3D Rendering of Antibody Drug Conjugate Molecules
Credit: Marcin Klapczynski / iStock / Getty Images Plus

Ajinomoto has announced a deal with Exelixis to incorporate AJICAP, its proprietary site-specific bioconjugation and linker technologies, in the development of Exelixis antibody-drug conjugate (ADC) programs. Ajinomoto is eligible to receive development, regulatory, and commercial milestone payments as well as royalties on commercial sales.

Exelixis is developing next generation ADCs for the treatment of various cancers. AJICAP is Ajinomoto Co.’s proprietary site-specific bioconjugation and stable linker technologies which are reportedly compatible with commonly used antibody isotypes.

Tatsuya Okuzumi, General Manager, Business Development Group, Bio-Pharma Services Department, Ajinomoto said “The combination of Exelixis’ antibodies and payloads with Ajinomoto Co.’s AJICAP opens up a wide range of oncology applications and may be harnessed to provide a clinical benefit to patients.”

As part of the agreement, Exelixis will have the right to use the AJICAP technology to support its aim of advancing multiple ADCs with “the potential for higher efficacy and lower toxicity than currently available options,” as Ajinomoto said in its press release. Ajinomoto introduced AJICAP in 2018.

The goal with ADCs is to focus the antineoplastic effects of cancer drugs, so they cause less systemic effects. These drugs comprise a monoclonal antibody (mAb) attached via a linker to a cytotoxic drug or prodrug—the payload. The linker must ensure the payload stays attached to the mAb in plasma. The mAb is designed to bind to a specific tumor-associated/tumor-specific antigen. Upon binding, the ADC enters the tumor cells and releases the payload.

Early ADCs carried traditional chemotherapeutics, but newly approved ADCs carry more potent drugs. These drugs have shown impressive activity against treatment-refractory cancers, but they feature current drawbacks, including systemic toxicity, inadequate biomarkers for patient selection, acquired resistance, and unknown benefit in combination with other treatments. Advances in synthetic biochemistry have introduced a new generation of ADCs, which aim to improve these drugs’  tissue specificity and cytotoxicity.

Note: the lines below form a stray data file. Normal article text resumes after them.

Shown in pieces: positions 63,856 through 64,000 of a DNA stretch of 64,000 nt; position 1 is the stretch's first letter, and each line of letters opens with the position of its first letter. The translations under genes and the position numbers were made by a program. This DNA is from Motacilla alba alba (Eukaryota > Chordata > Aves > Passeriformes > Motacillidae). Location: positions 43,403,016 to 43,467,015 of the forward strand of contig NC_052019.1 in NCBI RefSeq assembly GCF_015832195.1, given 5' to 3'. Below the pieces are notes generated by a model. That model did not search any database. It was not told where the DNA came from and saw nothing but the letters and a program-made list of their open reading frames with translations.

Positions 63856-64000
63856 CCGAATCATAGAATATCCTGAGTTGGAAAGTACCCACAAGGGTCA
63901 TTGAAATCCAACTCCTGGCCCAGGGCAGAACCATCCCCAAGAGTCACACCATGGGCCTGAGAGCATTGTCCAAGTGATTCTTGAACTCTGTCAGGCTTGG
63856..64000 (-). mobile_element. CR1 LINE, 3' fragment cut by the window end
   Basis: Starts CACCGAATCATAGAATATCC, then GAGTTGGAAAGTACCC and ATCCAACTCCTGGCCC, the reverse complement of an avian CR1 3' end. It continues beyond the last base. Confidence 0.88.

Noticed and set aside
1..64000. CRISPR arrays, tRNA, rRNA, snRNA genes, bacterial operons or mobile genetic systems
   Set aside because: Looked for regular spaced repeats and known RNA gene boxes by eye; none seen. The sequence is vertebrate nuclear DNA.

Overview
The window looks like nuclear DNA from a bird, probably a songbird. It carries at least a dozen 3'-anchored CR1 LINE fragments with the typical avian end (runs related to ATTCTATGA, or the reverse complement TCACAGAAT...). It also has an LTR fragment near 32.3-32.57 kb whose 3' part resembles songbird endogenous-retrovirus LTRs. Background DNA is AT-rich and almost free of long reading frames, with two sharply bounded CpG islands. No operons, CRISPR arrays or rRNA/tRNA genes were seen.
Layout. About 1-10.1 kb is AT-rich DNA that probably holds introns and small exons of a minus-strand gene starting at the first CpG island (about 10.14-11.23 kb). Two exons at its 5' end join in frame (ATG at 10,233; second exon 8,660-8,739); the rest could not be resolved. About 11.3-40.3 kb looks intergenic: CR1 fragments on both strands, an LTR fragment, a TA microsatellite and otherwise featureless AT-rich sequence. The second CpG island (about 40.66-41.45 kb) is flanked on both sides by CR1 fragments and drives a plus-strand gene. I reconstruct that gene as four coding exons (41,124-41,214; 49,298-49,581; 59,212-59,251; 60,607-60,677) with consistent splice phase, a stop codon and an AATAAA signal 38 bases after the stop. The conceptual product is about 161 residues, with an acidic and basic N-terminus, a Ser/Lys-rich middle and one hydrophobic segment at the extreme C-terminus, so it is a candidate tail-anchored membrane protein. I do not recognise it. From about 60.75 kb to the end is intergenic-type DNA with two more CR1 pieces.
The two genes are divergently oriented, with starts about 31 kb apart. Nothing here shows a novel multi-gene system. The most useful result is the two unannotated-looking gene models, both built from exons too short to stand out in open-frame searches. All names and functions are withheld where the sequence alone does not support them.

A dozen ADCs have been granted FDA approval, with nine getting the nod since just 2017. 2020 was a landmark year for deals and partnerships in the ADC arena, indicating the high interest in this field. Clinicaltrials.gov currently lists 400 trials for ADCs in cancer.

AJICAP technology includes what the company describes as its  “off-the-shelf” feature. In its press release, the company says the technology allows, “… any therapeutic antibody at any stage of development to be conjugated to drug-payloads of choice without the need for antibody engineering or cell line development, and stable/hydrophilic linkers to generate antibody-drug conjugates with an enhanced therapeutic window.”

As its pharmaceutical arm, Ajinomoto Bio-Pharma Services is a contract development and manufacturing organization (CDMO) with sites in Belgium, United States, Japan, and India. In addition, Ajinomoto Co. and Ajinomoto Bio-Pharma Services offer a range of platform technologies and capabilities for pre-clinical and pilot programs to commercial quantities, including AJIPHASE oligonucleotide manufacturing technology, CORYNEX and TALAMAX protein expression systems, AJICAP site-specific conjugation, and linker technologies for ADCs, continuous flow manufacturing, and more.

Exelixis’ discovery efforts have so far resulted in four commercially available products, CABOMETYX (cabozantinib), COMETRIQ (cabozantinib), COTELLIC (cobimetinib) and MINNEBRO (esaxerenone).

This site uses Akismet to reduce spam. Learn how your comment data is processed.